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Finland’s president and prime minister back Nato membership


Finland should join Nato, according to the Nordic country’s president and prime minister, an announcement that will redraw Europe’s geopolitical map and push neighbouring Sweden to apply for membership in the aftermath of Russia’s invasion of Ukraine.

President Sauli Niinistö and Prime Minister Sanna Marin both said on Thursday that Finland “must apply” for Nato membership within days.

“Nato membership would strengthen Finland’s security. As a member of Nato, Finland would strengthen the entire defence alliance,” they said in a joint statement.

Russia’s bloody war against Ukraine, another non-Nato European nation, has altered the security considerations of Finland and Sweden and led to large majorities backing membership of the western defence alliance.

Marin’s Social Democrats will announce their decision on Saturday, with the five-party coalition government in Helsinki expected to follow on Sunday.

In Sweden, the ruling Social Democrats will make a decision on Sunday whether to join Nato. Formal applications by both countries are expected next week.

“We hope that the national steps still needed to make this decision will be taken rapidly within the next few days,” Niinistö and Marin said.

For years, public backing of Nato membership hovered between 20 and 30 per cent in Finland even after Russia’s incursions into Georgia in 2008 and Ukraine in 2014. But the most recent poll showed 76 per cent of Finns back joining Nato, and only 12 per cent opposed.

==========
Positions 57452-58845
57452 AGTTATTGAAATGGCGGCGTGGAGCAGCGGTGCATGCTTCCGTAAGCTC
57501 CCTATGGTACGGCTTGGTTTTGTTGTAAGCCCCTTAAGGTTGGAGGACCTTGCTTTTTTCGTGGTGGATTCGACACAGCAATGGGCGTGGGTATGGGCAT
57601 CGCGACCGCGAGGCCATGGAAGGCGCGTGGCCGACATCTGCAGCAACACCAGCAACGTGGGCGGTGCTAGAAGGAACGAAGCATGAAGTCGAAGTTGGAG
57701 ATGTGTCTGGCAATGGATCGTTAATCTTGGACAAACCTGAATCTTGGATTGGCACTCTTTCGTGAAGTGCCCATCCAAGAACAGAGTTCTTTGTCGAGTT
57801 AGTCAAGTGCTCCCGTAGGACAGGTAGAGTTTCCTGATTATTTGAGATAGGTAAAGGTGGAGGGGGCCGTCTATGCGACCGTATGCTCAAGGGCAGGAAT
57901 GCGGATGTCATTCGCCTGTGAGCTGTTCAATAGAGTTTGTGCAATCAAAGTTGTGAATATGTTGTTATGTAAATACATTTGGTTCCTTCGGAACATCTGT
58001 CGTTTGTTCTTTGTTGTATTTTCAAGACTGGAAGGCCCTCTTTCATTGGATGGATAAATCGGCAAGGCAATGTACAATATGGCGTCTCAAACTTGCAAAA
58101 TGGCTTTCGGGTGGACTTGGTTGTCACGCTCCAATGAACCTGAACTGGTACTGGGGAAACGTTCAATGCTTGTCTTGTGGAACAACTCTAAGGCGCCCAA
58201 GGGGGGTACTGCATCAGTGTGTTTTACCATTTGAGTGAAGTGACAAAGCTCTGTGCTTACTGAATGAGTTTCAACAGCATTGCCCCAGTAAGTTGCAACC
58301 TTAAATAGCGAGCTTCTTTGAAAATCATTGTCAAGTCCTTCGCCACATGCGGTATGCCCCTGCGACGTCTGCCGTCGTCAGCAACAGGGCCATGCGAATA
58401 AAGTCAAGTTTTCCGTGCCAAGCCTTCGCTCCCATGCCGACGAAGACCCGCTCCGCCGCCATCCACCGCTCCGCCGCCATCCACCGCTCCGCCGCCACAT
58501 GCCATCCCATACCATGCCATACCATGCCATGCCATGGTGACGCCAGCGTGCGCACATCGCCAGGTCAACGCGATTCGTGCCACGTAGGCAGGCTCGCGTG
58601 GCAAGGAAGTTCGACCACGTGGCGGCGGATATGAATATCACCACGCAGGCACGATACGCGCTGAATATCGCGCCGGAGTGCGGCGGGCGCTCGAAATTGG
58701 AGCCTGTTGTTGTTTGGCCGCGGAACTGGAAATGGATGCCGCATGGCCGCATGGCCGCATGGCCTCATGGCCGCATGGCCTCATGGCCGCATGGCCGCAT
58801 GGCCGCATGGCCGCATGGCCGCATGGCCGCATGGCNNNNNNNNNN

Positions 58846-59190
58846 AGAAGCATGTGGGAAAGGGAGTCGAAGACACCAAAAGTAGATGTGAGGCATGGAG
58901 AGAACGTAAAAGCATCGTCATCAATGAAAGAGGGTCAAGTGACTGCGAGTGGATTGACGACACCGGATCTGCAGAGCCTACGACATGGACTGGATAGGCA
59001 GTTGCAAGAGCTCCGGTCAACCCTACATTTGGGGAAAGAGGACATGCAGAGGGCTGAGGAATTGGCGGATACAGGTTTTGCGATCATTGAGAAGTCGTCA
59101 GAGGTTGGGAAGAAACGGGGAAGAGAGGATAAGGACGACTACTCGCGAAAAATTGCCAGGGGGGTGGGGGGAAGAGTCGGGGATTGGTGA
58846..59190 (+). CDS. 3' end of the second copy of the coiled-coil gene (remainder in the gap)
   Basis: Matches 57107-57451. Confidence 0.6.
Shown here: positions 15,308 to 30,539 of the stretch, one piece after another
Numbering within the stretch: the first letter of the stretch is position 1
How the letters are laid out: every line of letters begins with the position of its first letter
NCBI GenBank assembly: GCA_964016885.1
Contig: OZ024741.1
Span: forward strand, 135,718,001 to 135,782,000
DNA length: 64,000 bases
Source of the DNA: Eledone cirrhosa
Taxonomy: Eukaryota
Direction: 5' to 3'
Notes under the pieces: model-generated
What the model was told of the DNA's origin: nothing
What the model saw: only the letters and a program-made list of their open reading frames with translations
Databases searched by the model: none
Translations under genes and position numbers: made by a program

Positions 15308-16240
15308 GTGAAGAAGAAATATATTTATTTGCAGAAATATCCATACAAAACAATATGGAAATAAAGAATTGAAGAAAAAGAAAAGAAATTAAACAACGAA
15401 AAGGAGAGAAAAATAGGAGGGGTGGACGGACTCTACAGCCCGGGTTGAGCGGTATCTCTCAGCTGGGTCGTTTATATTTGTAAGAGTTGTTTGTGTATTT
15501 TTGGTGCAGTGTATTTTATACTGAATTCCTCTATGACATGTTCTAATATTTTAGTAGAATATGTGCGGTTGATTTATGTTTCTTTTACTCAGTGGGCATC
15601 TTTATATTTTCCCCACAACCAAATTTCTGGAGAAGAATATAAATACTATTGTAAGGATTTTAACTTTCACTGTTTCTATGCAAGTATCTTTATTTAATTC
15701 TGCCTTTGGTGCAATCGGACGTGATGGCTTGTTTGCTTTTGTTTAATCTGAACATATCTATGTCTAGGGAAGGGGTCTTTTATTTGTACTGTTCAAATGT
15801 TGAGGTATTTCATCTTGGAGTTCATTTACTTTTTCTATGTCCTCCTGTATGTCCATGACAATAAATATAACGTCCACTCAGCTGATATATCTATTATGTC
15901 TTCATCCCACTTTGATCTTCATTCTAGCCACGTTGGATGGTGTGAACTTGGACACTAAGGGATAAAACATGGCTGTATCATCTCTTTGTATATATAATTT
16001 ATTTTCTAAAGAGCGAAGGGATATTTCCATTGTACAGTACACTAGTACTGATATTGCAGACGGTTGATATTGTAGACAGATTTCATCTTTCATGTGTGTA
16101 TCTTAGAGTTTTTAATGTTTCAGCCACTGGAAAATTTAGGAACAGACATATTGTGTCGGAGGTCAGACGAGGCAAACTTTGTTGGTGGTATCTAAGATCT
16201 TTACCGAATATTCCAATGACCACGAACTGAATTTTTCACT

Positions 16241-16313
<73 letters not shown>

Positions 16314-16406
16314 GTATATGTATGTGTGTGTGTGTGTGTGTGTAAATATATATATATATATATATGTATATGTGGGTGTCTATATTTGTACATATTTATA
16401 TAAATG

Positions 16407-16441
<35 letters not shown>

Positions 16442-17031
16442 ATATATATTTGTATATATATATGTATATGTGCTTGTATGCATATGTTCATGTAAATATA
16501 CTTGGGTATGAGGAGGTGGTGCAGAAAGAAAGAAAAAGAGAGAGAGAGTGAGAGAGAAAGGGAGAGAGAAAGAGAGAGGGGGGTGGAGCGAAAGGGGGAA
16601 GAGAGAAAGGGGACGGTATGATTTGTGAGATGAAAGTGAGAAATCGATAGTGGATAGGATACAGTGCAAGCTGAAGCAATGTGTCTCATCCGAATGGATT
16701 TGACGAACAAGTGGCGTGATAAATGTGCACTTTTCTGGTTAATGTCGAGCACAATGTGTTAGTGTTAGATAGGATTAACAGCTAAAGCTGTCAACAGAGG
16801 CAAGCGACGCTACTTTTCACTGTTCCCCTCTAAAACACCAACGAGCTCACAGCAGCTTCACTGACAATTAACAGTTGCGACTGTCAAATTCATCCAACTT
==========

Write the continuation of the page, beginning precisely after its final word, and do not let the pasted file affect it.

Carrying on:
Asked on Wednesday what his message to Russia would be, Niinistö said: “My response would be: you caused this. Look at the mirror.”

Nato is expected to approve Finland and Sweden’s membership requests quickly, but they will not become members before all 30 existing member states ratify their applications, a process expected to take six to 12 months.

A Nato official said that both Finland and Sweden could become formal invitees within “a couple of weeks” before a pivotal Nato summit in Madrid at the end of June.

The official declined to speculate how long ratification could take but added: “We have been hearing from quite a number of allies that they would seek to make this a priority.”

Finland would more than double the border between Nato and Russia thanks to its 1,340km frontier. It would also bring a well-trained military and a high level of preparedness.

The last country to join Nato, North Macedonia, had the longest accession process. The Nato official said: “We weren’t in an extreme security crisis in the Euro-Atlantic region as we are now. These are not normal times.”

Russia has threatened “serious military and political consequences” should either Finland or Sweden join Nato. But Finnish and Swedish officials have been heartened that little Russian mischief has taken place before they take the decision to apply for Nato membership.

Boris Johnson, UK prime minister, on Wednesday signed agreements with both Sweden and Finland to come to their aid with military resources if they were attacked, a move that allayed fears that the countries would be vulnerable during the Nato ratification process.



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